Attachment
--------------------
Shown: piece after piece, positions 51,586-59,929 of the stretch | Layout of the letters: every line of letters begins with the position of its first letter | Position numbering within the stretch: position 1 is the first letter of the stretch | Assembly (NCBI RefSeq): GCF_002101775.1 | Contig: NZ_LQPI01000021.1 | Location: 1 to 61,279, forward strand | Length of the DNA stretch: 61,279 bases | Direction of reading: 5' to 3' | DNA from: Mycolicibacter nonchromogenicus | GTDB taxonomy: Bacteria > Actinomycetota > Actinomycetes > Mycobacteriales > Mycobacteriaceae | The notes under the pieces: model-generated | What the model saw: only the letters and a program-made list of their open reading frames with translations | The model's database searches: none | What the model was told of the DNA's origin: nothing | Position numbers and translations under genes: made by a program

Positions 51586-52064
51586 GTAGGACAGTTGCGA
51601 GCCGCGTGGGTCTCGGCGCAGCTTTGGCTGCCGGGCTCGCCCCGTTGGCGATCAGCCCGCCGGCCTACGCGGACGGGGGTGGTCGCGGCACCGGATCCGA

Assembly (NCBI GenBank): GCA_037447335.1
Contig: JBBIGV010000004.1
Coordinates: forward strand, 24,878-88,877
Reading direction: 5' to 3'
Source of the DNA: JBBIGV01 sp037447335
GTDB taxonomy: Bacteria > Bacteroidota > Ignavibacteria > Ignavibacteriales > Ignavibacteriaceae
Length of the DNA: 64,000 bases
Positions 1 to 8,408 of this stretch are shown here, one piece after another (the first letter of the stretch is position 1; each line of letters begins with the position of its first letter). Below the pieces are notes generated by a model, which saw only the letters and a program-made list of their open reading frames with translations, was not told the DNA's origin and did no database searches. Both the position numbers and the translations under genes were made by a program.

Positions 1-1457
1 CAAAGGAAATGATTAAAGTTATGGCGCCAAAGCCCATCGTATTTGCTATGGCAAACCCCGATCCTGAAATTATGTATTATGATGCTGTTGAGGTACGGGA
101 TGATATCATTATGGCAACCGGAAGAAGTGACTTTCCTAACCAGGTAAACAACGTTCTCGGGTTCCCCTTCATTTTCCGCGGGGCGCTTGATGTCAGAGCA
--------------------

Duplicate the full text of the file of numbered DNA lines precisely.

Shown: piece after piece, positions 51,586-59,929 of the stretch | Layout of the letters: every line of letters begins with the position of its first letter | Position numbering within the stretch: position 1 is the first letter of the stretch | Assembly (NCBI RefSeq): GCF_002101775.1 | Contig: NZ_LQPI01000021.1 | Location: 1 to 61,279, forward strand | Length of the DNA stretch: 61,279 bases | Direction of reading: 5' to 3' | DNA from: Mycolicibacter nonchromogenicus | GTDB taxonomy: Bacteria > Actinomycetota > Actinomycetes > Mycobacteriales > Mycobacteriaceae | The notes under the pieces: model-generated | What the model saw: only the letters and a program-made list of their open reading frames with translations | The model's database searches: none | What the model was told of the DNA's origin: nothing | Position numbers and translations under genes: made by a program

Positions 51586-52064
51586 GTAGGACAGTTGCGA
51601 GCCGCGTGGGTCTCGGCGCAGCTTTGGCTGCCGGGCTCGCCCCGTTGGCGATCAGCCCGCCGGCCTACGCGGACGGGGGTGGTCGCGGCACCGGATCCGA

Assembly (NCBI GenBank): GCA_037447335.1
Contig: JBBIGV010000004.1
Coordinates: forward strand, 24,878-88,877
Reading direction: 5' to 3'
Source of the DNA: JBBIGV01 sp037447335
GTDB taxonomy: Bacteria > Bacteroidota > Ignavibacteria > Ignavibacteriales > Ignavibacteriaceae
Length of the DNA: 64,000 bases
Positions 1 to 8,408 of this stretch are shown here, one piece after another (the first letter of the stretch is position 1; each line of letters begins with the position of its first letter). Below the pieces are notes generated by a model, which saw only the letters and a program-made list of their open reading frames with translations, was not told the DNA's origin and did no database searches. Both the position numbers and the translations under genes were made by a program.

Positions 1-1457
1 CAAAGGAAATGATTAAAGTTATGGCGCCAAAGCCCATCGTATTTGCTATGGCAAACCCCGATCCTGAAATTATGTATTATGATGCTGTTGAGGTACGGGA
101 TGATATCATTATGGCAACCGGAAGAAGTGACTTTCCTAACCAGGTAAACAACGTTCTCGGGTTCCCCTTCATTTTCCGCGGGGCGCTTGATGTCAGAGCA